10 Parenting Tips to Happy Successful Kids
Becoming a parent is one of the most life changing events that can happen in an individual's life. It is an event that stretches the heart with love and begins a new path of learning and challenges. Most of us do not start out as parenting experts and we need advice to support our efforts to raise children. With only one chance to get it right the following tips are a useful reminder to parents, of important things they can do to raise happy successful children.
10 Tips to Being A Better Parent
1. Improve Communication with Your Child. When your child wants to share a concern, stop what you are doing and listen. Give your undivided attention and don’t make yourself busy with other tasks. Let your eye contact and body language let them know you are interested in what they have to say. Give them time to finish speaking before you jump in. Validate that you understand them correctly by repeating what you heard them say. If we take the time to develop good communication children will be more likely to seek us out as confidants.
2. Talk to your children about their day. Be creative with how you word your questions. Try to avoid questions that elicit one word responses, “How was your day today?” Instead ask children open-ended questions that encourage them to elaborate and give detail “What was the most exciting part of your day?” Take an interest in what they have to say about their experiences and their friends. Use door openers that invite children to say more about an incident or their feelings. "I see," "Wow," "tell me more," "Say that again, I want to be sure I understand you."
3. Become a good listener. Being a good listener is an important practice, for the development of a healthy connection between you and your child. When talking to children avoid using it as an opportunity to insert your own agenda. Ask what they may want or need from you in the conversation; such as advice, simply listening, dealing with feelings, or help solving a problem. Realize your children may only tell you a small part of their thoughts and feelings. Listen carefully to what they say, encourage them to talk, and they may just share the rest of the story.
4. Provide positive praise. This tip is one that can help children on the road to success almost immediately. Positive beliefs and expectations are consistent predictors of children’s academic achievement and social adjustment. So do not hold back on those encouraging words of praise. Take notice when children and teens are being good. Praise them frequently for positive behavior, or for doing those little things that are so easy to take for granted. Praise builds a child's confidence and reinforces positive communication. Without praise children end up getting the message they just aren't good enough.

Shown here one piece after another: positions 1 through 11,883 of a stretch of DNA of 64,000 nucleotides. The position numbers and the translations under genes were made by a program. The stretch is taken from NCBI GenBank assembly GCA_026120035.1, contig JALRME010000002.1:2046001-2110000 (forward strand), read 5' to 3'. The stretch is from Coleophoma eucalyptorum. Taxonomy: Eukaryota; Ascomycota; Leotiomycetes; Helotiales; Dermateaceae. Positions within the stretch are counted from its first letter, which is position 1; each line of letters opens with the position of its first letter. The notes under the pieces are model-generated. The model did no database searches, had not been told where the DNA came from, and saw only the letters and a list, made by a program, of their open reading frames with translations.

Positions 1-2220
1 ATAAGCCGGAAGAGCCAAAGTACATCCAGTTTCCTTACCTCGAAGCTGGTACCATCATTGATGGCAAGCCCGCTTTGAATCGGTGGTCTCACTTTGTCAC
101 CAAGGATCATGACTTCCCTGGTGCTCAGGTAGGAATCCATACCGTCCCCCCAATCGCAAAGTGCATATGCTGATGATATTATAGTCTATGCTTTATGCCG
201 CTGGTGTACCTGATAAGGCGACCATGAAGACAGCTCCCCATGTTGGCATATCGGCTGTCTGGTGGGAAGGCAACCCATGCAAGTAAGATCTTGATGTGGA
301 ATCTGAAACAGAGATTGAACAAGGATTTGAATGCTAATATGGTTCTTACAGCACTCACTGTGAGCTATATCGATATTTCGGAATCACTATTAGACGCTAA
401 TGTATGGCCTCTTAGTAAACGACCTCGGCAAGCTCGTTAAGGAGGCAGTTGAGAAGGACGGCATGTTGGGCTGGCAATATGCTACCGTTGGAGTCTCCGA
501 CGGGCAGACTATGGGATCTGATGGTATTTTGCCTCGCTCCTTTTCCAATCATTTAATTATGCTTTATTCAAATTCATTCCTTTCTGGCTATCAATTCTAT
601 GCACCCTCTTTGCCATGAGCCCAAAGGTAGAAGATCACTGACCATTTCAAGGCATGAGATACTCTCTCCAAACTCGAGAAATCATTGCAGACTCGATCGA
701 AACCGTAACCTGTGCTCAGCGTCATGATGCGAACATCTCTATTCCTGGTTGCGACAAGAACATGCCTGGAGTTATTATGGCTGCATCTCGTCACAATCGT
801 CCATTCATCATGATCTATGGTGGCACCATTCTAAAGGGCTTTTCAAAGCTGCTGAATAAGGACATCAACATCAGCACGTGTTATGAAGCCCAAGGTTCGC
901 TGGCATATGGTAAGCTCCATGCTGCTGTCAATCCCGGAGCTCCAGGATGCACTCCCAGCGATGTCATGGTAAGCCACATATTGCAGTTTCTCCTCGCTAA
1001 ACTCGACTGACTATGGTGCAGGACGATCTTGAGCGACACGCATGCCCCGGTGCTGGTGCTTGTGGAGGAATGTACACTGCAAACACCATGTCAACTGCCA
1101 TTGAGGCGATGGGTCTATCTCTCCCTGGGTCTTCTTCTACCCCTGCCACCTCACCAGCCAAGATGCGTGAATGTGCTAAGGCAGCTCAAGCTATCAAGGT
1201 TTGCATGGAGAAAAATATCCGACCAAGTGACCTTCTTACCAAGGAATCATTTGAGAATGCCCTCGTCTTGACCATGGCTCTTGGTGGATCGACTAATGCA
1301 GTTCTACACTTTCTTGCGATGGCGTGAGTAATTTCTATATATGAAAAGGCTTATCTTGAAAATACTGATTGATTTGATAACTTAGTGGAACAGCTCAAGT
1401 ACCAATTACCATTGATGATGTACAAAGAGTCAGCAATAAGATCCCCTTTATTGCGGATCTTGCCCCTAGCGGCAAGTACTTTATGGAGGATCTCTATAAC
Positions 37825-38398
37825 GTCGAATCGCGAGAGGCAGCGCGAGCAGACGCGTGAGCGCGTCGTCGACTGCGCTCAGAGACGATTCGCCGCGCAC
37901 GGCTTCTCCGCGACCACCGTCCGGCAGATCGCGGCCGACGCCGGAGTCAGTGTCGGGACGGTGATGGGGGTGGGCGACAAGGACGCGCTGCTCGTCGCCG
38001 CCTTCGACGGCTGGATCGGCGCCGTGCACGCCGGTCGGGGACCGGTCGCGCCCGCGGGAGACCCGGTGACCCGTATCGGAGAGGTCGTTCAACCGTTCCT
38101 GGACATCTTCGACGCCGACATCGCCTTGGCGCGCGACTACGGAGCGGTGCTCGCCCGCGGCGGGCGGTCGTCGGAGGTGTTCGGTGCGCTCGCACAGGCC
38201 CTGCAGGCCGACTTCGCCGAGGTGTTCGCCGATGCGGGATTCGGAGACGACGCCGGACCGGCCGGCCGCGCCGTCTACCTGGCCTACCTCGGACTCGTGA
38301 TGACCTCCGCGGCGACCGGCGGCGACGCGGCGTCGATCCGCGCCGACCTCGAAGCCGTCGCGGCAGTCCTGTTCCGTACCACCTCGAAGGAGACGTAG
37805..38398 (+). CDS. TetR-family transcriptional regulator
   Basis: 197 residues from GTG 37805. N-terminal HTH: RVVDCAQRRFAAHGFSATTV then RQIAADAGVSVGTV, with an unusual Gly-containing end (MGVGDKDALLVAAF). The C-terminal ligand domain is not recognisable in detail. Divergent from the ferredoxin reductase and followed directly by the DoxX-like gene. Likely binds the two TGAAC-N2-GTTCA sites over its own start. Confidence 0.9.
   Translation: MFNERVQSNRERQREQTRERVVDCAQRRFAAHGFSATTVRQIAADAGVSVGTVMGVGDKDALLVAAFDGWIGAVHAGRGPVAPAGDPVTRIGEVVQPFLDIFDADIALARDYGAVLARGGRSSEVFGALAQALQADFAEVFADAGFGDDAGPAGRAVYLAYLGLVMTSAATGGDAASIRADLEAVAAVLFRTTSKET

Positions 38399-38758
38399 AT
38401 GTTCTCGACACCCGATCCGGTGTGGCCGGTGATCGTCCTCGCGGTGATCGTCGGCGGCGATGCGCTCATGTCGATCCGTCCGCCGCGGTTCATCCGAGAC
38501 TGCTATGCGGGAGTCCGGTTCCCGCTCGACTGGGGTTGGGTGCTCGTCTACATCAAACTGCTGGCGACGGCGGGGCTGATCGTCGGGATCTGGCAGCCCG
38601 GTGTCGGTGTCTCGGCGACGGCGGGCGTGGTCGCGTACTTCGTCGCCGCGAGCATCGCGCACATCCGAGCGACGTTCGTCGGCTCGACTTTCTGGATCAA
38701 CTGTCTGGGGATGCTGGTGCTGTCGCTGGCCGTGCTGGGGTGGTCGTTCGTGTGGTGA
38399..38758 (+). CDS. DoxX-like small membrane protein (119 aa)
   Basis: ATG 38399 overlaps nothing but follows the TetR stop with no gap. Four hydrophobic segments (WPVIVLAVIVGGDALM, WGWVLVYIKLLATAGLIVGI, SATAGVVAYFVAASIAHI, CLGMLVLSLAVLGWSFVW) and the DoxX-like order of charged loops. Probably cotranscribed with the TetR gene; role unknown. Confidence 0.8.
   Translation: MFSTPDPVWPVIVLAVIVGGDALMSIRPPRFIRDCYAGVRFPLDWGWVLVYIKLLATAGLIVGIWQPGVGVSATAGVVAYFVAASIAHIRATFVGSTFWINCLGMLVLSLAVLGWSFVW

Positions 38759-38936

5. Get involved. Research reveals that children of involved parents typically have higher self-esteem and fewer behavior problems at school. The most effective forms of involvement are when parents spend time working directly with their children on learning activities at home. Set aside time everyday to help children with homework, read to them, or play an educational game together.
6. Establish daily routines. Eat dinner together and use it as a time for positive conversation. Ensure children go to bed at a regular time and get lots of rest. Keep bedtime something to look forward to by reading a story. Set up a space and time to get homework done and be available to assist during this important time. By establishing routines children feel secure and ready to take on the challenge of learning and growing.
7. Support oral language development. When children are exposed to talking they learn important skills that support their success in reading. Try not to use baby talk or oversimplify your comments. Use proper sentence structure and increase vocabulary by using new words in a meaningful context. Show children an appreciation for words and language by reading to them and exploring songs, rhymes, and even riddles together. For older children model oral language with rich conversation, that extends vocabulary and build conversation skills.
8. Use constructive discipline. The next time you have to discipline your child be sure to have their complete attention before you begin speaking. Make eye contact by bending or sitting down to become the child’s size. Speak in a calm quiet voice so they must listen closely to what you are saying. Ensure children understand why the behavior is not acceptable and what they can do that is acceptable. Ask children to clarify that they understand and praise them for any attempts they do to make things better.
9. Read to children. Support the academic success of children by taking time to read with them. Studies show that parents who get involved and read with their children outside school contribute significantly to their achievement in school. It is also a wonderful way to build a closer bond and learn more about your child's interests and opinions.
10. Express your love. Hugging is one of the most important things a parent can do to validate their child and build a connection. It is also important to let children know how much you love them by saying “I love you,” often. Children are never too old to hear these words. For a special surprise try writing it in a note and putting it in their school bag, as a little reminder they can keep with them. Be generous with your expression of love and remember, the effort you put in today will make a difference in the success of your child tomorrow.
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